Who: President’s Choice, with Loblaw Companies Ltd.’s in-house agency for creative and strategy, media by Loblaw’s in-house media team and Dentsu, PR by Citizen Relations, and production by Merchant (directed by Tim Godsall).
What: “#HeyPC,” a new brand platform that asks customers to share their feedback about the brand using the #HeyPC hashtag.
When & Where: The campaign launched Monday and will run indefinitely on TV, online, digital out-of-home and, of course, social.
Why: In an email to PC Optimum loyalty plan members, Loblaw’s chair and president Galen Weston explained that since he first started writing letters to customers at the start of the pandemic, they’ve received more than 15,000 responses.
That interaction was the inspiration for the new campaign, with Loblaw asking people to share their feedback using social media: “[O]ver the coming year, watch out for #HeyPC in your feeds, and be sure to include it in your own stories,” said Weston. “We want to hear from you. Not just the feedback that makes us smile, but all the big and little, good and bad PC moments in your life that make us think and drive us to do better.”
“We know that customers love to share their stories and experiences with us, and we really wanted to shine a light on it,” said Meghan Nameth, senior vice-president of marketing at Loblaw. Asking for stories through popular social channels is the most authentic and transparent way to engage with PC customers and get their feedback—good or bad.
“The benefit is definitely that we get better… by listening to our consumers,” she said. But it’s also a way for people to hear about the brand from other people. “Rather than us tell our story from our perspective, it’s certainly better for consumers to tell the story of the brand and the impact it’s had on their lives.”
How: The campaign launched with a 60-second spot (and a :30 running on TV) featuring Weston—once the face of Loblaw advertising—going back in front of the camera to provide a wide sampling of the kinds of feedback the company has received from customers on everything from its no-fee banking, to Yuzu cheesecake, and excessive plastic packaging, and the value of organic produce.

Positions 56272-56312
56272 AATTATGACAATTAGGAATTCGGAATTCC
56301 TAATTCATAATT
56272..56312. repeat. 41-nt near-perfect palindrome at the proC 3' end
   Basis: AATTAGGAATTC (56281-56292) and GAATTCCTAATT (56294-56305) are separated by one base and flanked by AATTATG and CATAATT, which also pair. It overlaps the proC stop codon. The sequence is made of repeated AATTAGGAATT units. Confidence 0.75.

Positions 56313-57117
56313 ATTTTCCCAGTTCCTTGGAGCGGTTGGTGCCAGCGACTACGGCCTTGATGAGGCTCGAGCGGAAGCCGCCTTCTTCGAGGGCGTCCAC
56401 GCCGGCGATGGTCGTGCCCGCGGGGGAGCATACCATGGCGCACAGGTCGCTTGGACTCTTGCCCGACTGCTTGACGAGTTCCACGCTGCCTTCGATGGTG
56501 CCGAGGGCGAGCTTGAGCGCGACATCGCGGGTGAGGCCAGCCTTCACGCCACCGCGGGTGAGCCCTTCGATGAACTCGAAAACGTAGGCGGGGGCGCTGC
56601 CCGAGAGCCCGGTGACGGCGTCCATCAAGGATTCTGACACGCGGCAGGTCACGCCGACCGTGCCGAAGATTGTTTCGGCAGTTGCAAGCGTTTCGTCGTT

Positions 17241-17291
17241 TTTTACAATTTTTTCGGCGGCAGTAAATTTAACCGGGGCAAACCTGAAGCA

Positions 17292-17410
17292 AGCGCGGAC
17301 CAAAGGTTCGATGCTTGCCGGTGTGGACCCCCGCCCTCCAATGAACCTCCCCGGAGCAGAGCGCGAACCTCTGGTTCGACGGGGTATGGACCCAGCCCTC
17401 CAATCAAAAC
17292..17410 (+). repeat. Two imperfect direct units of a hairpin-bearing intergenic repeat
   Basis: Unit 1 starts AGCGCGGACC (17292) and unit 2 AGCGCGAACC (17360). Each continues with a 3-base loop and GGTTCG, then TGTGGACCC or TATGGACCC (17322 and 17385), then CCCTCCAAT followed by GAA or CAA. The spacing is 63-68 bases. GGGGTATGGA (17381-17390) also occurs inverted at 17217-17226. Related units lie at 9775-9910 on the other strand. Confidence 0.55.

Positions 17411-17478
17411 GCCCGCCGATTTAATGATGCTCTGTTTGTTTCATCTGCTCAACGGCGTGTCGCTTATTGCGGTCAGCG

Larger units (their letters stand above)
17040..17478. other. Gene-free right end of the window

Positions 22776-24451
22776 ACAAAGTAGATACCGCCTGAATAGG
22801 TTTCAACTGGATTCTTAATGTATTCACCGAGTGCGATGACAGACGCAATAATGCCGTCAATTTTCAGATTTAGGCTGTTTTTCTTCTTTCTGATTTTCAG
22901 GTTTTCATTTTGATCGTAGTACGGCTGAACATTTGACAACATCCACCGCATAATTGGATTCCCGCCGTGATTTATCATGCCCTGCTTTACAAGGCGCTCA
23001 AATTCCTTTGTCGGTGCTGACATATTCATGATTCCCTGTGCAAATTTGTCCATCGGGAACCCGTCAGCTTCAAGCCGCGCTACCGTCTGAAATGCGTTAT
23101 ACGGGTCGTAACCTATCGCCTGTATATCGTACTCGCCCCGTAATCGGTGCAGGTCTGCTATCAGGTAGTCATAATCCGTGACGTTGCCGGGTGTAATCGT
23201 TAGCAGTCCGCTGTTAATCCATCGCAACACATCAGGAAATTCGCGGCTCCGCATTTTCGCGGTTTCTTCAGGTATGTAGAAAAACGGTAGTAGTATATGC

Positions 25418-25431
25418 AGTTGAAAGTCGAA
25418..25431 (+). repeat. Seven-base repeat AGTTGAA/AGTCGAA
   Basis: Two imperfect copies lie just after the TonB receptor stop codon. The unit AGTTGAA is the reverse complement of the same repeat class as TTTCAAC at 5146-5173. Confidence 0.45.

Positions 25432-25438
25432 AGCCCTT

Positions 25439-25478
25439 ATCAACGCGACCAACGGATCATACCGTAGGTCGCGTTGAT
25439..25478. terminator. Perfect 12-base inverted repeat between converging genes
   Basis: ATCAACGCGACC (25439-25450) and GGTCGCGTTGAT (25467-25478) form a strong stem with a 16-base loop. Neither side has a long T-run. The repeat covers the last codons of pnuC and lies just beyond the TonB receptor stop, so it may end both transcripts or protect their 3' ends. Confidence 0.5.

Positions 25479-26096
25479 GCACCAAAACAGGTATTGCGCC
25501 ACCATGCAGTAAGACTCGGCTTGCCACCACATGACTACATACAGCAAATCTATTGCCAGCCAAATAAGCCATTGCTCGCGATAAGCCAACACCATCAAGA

“All these people shared their PC stories with us,” says Weston to close the spot. “If you’ve got a suggestion, a complaint, whatever, let us know, because that is how we make things better.”
What about the haters? Loblaw launched the program on its social channels Monday. While many of the replies and comments on Instagram and Facebook seem to be from people engaging earnestly about products and their experiences with the brand, more than a few of the comments on Twitter were negative, combative and accusatory—demanding that Loblaw pay its employees more, for example.
There’s no doubt that asking for feedback will bring criticism. The constructive criticism helps Loblaw understand how its consumers feel and make changes for the better—they’ve noticed a lot of interest in PC’s Louisiana hot sauce, for example.
And some of the criticism will be less constructive—people who are not interested in engaging with the brand team and would rather criticize. Loblaw is prepared for that. “My experience on social with any brand has been that a lot of times your biggest advocates speak out on your behalf because they don’t feel the same way,” said Nameth.
But Nameth also believes the benefits of the campaign will outweigh the negatives. “Yes, I hope this doesn’t sort of go down a place where people are overly negative, but you know, it is important for us to be transparent about the feedback we’re receiving, and then what we’re doing about it.”
On Loblaw’s in-house agency: “It really is an opportunity for us to showcase the growth of our Loblaw agency,” said Nameth. “They really led all the work and will continue to lead the work for the PC brand. We’re staffing up and building capability at the agency, which is great, allowing us to be faster, more agile. It’s a bit more efficient.”